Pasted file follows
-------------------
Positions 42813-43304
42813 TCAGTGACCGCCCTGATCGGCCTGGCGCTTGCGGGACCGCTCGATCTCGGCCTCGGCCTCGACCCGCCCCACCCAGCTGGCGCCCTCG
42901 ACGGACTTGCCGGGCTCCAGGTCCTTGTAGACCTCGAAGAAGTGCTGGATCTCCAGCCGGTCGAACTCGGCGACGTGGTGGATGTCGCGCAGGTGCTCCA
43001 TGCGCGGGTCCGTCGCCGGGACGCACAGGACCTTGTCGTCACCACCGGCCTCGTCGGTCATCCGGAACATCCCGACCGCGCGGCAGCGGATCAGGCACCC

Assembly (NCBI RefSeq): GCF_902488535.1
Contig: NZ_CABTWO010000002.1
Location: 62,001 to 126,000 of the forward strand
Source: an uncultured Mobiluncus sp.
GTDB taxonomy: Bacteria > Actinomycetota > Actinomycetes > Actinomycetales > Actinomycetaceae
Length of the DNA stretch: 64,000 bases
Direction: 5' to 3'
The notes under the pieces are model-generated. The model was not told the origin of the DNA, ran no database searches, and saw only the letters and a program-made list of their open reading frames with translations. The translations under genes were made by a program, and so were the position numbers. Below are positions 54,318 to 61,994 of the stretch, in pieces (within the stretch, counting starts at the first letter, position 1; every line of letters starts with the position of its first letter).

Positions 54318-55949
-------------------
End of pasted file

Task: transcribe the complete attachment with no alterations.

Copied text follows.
Positions 42813-43304
42813 TCAGTGACCGCCCTGATCGGCCTGGCGCTTGCGGGACCGCTCGATCTCGGCCTCGGCCTCGACCCGCCCCACCCAGCTGGCGCCCTCG
42901 ACGGACTTGCCGGGCTCCAGGTCCTTGTAGACCTCGAAGAAGTGCTGGATCTCCAGCCGGTCGAACTCGGCGACGTGGTGGATGTCGCGCAGGTGCTCCA
43001 TGCGCGGGTCCGTCGCCGGGACGCACAGGACCTTGTCGTCACCACCGGCCTCGTCGGTCATCCGGAACATCCCGACCGCGCGGCAGCGGATCAGGCACCC

Assembly (NCBI RefSeq): GCF_902488535.1
Contig: NZ_CABTWO010000002.1
Location: 62,001 to 126,000 of the forward strand
Source: an uncultured Mobiluncus sp.
GTDB taxonomy: Bacteria > Actinomycetota > Actinomycetes > Actinomycetales > Actinomycetaceae
Length of the DNA stretch: 64,000 bases
Direction: 5' to 3'
The notes under the pieces are model-generated. The model was not told the origin of the DNA, ran no database searches, and saw only the letters and a program-made list of their open reading frames with translations. The translations under genes were made by a program, and so were the position numbers. Below are positions 54,318 to 61,994 of the stretch, in pieces (within the stretch, counting starts at the first letter, position 1; every line of letters starts with the position of its first letter).

Positions 54318-55949